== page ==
1. All other rights not herein granted to the Publisher are retained by the Author.

Non-exclusive eBook rights (Book C):

The Author hereby conveys to the Publisher non-exclusive right to reproduce and/or publish in eBook or in printed trade paperback, and to distribute and sell or license other parties to distribute and sell, this Work and all the contents thereof as part of an anthology entitled: “BOOK C” (the Anthology).

  1. This right to publish, license, distribute, and sell shall be applicable to the original English language version of the Work, and shall extend to all nations and territories of the World without exception.
    1. All other rights not herein granted to the Publisher are retained by the Author.

In the first example, BOOK A, the publisher gets to publish my story forever and ever, in eBook, print, or audio—but I also get to publish my story elsewhere, so I can release my own collection or give it to my patrons outside of the anthology or whatever.

BOOK B gets my story exclusively, but for only one year. (This time varies by contract.) After that, I can resell or republish it, but I have to give them credit for first publication (this is the “originally published in” line that you often see).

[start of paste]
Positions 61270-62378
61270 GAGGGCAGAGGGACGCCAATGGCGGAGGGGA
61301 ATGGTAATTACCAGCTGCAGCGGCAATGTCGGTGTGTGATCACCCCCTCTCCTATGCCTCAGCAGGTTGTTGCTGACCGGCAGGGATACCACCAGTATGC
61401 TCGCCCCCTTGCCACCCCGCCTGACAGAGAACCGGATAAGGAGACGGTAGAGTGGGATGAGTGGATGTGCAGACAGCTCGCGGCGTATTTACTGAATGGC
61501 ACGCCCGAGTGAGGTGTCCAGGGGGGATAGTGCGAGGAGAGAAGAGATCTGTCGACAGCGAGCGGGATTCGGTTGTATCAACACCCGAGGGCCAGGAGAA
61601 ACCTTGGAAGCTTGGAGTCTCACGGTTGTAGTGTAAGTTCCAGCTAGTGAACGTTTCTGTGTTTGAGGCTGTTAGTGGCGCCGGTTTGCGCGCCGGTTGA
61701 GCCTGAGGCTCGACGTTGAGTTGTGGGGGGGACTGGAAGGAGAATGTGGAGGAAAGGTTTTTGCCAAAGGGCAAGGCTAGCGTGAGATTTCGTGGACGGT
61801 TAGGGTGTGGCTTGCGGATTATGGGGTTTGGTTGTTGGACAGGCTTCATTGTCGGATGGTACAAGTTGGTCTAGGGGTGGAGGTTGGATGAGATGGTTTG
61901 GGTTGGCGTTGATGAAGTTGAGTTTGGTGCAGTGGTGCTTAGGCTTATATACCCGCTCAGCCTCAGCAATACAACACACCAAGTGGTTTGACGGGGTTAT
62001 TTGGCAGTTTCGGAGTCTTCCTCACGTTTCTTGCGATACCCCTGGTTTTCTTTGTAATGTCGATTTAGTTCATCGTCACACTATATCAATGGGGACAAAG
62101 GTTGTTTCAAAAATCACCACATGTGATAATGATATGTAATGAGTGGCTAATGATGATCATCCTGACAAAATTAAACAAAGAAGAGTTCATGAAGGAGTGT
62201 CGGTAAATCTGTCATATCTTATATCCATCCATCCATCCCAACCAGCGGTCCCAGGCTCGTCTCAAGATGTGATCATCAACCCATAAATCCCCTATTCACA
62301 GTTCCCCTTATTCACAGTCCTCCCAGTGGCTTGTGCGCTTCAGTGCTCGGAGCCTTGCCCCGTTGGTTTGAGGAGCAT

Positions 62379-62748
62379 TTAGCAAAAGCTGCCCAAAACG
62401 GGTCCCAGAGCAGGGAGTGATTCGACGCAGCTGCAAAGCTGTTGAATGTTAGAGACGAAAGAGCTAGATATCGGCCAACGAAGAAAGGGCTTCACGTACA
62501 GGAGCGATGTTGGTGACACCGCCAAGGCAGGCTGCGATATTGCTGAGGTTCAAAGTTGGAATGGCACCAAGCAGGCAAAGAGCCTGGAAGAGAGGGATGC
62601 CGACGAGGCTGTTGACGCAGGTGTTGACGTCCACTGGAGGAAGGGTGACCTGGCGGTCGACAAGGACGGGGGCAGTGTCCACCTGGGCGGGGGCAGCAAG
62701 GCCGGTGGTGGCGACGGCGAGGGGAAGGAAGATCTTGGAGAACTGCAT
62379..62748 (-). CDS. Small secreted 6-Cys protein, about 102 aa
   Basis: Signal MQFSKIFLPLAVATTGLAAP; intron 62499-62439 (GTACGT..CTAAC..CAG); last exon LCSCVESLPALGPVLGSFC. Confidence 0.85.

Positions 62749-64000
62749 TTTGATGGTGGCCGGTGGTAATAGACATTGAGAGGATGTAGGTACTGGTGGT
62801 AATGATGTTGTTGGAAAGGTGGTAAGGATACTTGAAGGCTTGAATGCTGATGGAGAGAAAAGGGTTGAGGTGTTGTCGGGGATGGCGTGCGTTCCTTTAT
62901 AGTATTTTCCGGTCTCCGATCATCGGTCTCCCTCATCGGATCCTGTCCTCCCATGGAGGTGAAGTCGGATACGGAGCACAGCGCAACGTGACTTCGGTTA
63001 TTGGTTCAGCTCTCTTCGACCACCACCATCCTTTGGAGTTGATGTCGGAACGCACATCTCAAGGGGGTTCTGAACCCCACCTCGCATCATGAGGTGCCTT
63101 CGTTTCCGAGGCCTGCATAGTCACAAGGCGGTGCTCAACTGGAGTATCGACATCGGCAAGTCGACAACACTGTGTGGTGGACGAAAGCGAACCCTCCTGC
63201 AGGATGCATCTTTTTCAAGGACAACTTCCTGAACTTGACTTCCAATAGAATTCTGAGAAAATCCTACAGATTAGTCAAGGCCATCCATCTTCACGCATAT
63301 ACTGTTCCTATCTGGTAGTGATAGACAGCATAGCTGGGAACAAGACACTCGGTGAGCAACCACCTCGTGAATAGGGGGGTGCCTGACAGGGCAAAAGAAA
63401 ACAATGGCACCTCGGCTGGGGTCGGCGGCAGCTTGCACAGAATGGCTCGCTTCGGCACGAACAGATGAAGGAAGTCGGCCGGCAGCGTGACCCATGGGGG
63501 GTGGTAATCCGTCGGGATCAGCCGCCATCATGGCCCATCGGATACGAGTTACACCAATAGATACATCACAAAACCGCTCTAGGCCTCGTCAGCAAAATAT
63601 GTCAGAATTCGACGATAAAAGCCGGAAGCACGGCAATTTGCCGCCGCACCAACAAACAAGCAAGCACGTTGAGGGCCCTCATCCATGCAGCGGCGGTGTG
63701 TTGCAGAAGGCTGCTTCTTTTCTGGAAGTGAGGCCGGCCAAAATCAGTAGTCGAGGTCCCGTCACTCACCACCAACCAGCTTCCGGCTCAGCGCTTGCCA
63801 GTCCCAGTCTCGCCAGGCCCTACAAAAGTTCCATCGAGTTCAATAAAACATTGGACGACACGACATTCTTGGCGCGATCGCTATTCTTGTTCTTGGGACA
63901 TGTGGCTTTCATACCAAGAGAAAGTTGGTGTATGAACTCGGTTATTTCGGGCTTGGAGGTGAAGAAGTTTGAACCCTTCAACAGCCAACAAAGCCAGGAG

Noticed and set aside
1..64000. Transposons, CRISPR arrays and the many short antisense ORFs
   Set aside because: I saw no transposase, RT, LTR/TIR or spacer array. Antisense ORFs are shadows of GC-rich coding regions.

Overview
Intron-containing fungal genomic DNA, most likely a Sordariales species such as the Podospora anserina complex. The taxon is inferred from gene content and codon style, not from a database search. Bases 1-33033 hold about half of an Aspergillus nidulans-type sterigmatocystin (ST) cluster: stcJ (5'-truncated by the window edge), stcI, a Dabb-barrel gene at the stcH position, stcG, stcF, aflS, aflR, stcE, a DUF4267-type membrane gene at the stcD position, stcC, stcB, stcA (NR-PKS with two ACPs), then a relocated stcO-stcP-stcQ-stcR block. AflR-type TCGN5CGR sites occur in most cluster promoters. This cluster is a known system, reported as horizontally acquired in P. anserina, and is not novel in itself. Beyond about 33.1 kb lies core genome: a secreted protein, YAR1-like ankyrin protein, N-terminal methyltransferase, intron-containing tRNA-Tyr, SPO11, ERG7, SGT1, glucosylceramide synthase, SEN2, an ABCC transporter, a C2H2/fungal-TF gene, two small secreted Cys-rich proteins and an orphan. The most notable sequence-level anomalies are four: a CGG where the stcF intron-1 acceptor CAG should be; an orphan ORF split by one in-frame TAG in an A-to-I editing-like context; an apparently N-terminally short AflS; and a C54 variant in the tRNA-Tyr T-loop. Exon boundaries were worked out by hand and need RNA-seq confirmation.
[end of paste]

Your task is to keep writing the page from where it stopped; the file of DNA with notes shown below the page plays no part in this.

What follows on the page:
BOOK C gets unlimited publishing rights, but only in eBook or paperback, not in hardback or audio. Also those rights are non-exclusive, so I can still resell (at lower reprint rates) for eBook elsewhere.

There are many possible iterations! Additionally, all of these examples are specifically for English only, not for translations. And critically, all of them specify that anything not specifically granted to the publisher belongs to me—so that’s film rights, theater rights, holodeck rights, etc.

Rights Reversion:


If this Work is not published in book or other form, and offered for sale to the public, or licensed for publication by another party, within one (1) year(s) following the date of signing by the Publisher, all rights herein conveyed shall revert to the Author.